With remote work gaining popularity due to the pandemic, some employers are worried about weakening relationships between employees. But could it be impacting friendships?
For many adults, the workplace is one of the only places to consistently meet new people. Some coworkers may become friendly, and might even go so far as to socialize together outside of the office. Many deep, meaningful friendships have started in the halls at work.
Remote work threatens to change that. If you only interact with people over an online chat or in a group conference call, there are fewer opportunities to develop relationships.
Employers fear that may lead to a lack of cohesion in work-based teams. That may be the case, but it may also lead to shallow, superficial interpersonal relationships that never have the chance to grow into something deeper.
Studies have shown that the number of people — particularly men — suffering from loneliness and depression is on the rise. If one of the few opportunities for making friends is reduced or even removed, what might that mean for this data?
Of course, this concern may be overblown. People can make real, strong connections with people they mostly interact with online. It is also true that a workplace may not be the best place to look for friendships.
What do you think? Is working remotely leading to weaker connections between people, and possibly fewer friendships? Or should that be irrelevant to making friends?
As our society becomes more polarized, finding common ground can be difficult. For two people bitterly divided, how can they bridge the gap between them?
At times, it can feel like there is more dividing us than there is uniting us. Whether it is politics, religion, gender, age, income, skin color, or any number of other differences, the distance between two people can seem like a chasm.
And yet, there is a need for two people to bridge that distance and talk, no matter how far apart they might be. Doing so might be necessary to build a working relationship at a job. It might mean a harmonious atmosphere at a family dinner table. It may even lead to a political committee with adversaries accomplishing meaningful change.
Of course, finding common ground is easier said than done. What are the elements necessary for two people who disagree, perhaps even strongly, to build a bridge between their two viewpoints? Particularly if the environment they are in encourages or rewards polarization and divisiveness?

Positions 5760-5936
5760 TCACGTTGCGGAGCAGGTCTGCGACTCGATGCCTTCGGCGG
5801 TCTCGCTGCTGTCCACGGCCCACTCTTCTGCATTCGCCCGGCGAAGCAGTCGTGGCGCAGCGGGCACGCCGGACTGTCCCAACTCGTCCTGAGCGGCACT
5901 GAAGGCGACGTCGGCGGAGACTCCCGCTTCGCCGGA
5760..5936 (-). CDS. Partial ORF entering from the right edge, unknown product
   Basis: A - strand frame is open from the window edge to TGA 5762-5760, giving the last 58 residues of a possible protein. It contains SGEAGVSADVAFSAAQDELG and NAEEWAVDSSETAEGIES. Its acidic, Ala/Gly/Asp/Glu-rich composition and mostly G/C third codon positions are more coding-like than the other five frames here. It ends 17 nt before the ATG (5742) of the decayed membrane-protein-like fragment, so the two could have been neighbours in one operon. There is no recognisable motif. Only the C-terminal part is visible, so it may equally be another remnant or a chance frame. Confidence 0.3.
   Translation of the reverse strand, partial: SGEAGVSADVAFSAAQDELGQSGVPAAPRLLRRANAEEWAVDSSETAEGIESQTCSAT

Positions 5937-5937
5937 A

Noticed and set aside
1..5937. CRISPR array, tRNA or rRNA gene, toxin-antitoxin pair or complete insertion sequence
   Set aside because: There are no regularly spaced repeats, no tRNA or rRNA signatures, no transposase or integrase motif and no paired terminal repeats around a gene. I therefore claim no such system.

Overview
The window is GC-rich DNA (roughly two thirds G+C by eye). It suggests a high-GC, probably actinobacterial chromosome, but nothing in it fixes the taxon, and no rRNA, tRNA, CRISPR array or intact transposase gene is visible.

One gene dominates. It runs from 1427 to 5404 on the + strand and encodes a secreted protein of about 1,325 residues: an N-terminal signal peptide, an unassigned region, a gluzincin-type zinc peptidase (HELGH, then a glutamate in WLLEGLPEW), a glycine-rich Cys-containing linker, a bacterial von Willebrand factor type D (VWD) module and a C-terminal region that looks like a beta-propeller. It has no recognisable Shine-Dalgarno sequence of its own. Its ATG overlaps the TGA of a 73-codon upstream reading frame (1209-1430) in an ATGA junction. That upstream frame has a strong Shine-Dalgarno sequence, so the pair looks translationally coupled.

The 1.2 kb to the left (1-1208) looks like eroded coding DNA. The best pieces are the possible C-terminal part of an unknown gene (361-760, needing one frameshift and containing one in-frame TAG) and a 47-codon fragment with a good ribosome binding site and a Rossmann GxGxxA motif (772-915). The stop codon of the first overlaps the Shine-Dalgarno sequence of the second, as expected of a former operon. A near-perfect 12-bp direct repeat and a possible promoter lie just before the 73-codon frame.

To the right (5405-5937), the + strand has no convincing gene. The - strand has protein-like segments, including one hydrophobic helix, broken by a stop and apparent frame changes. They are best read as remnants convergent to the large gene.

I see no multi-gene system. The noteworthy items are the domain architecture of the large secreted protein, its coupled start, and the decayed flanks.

How do you bridge a divide between two people who are far apart in several different ways, and have little in common? After all, each one of us may find ourselves in such a situation.
A good team, whether in sports, business, or family, can be almost magical. What are the properties that make a team great?
When you have a group of people working together to achieve a common goal — in other words, a team — finding the right mix can be tricky.
One thing to consider is to select people with the right skill set. For example, an ideal baseball team would have a shortstop and a third baseman, rather than two third basemen or two shortstops.
Finding a good person to lead and/or motivate the team is very important. The leader sets the tone for the entire group, and needs to have the respect of the individual members.
Related: Listen to an episode of the Intellectual Roundtable Podcast, where Lee and Michael discuss this question: ‘Where does authority come from?’ We also discuss another question as well, ‘What does your favorite music say about you?’
One aspect that is often overlooked is you need to have the right project for the team to work on. A group that would be good at, say, writing a software program probably will not be so good at marketing or selling a product. Or, to use a sports example, a great basketball team won’t be very good playing hockey.
Can you think of instances in your life when you have been a part of a group that was really in sync and excelled? What were the factors that made your team successful, and can you reproduce them?
One of the most interesting aspects of art is the relationship between the artist, who creates the art, and the audience, who interprets it.
The artist obviously has something in mind when they create, no matter if what they create is a piece of music, a painting, or something else altogether. That inspiration may or may not be obvious to the person or people who see the finished work.
The artist and the audience may never meet, and there is no guarantee that someone experiencing the piece will know anything at all about the person who created it. That not only includes who the artist is, but also what they are trying to convey in the work they have created.
However, there is a relationship between creator and consumer. Art is a means of communicating from one person to another, even if that communication is indirect.
Listen to a podcast where Michael and Lee discuss a related question: ‘How can we maintain wonder?’ We also discuss a bonus question: ‘How do you think others see you?’
With that in mind, does the audience for a work of art have any responsibility to the artist? Do they owe serious consideration, honest emotion, setting an appropriate context, or even learning about the intention during creation?
Does it vary from artist to artist, and/or from audience to audience? Does it depend on the type of art created? For example, does someone looking at a painting have a different obligation to the painter than someone listening to some music owes the composer and/or performer? What about a play, or some other public performance?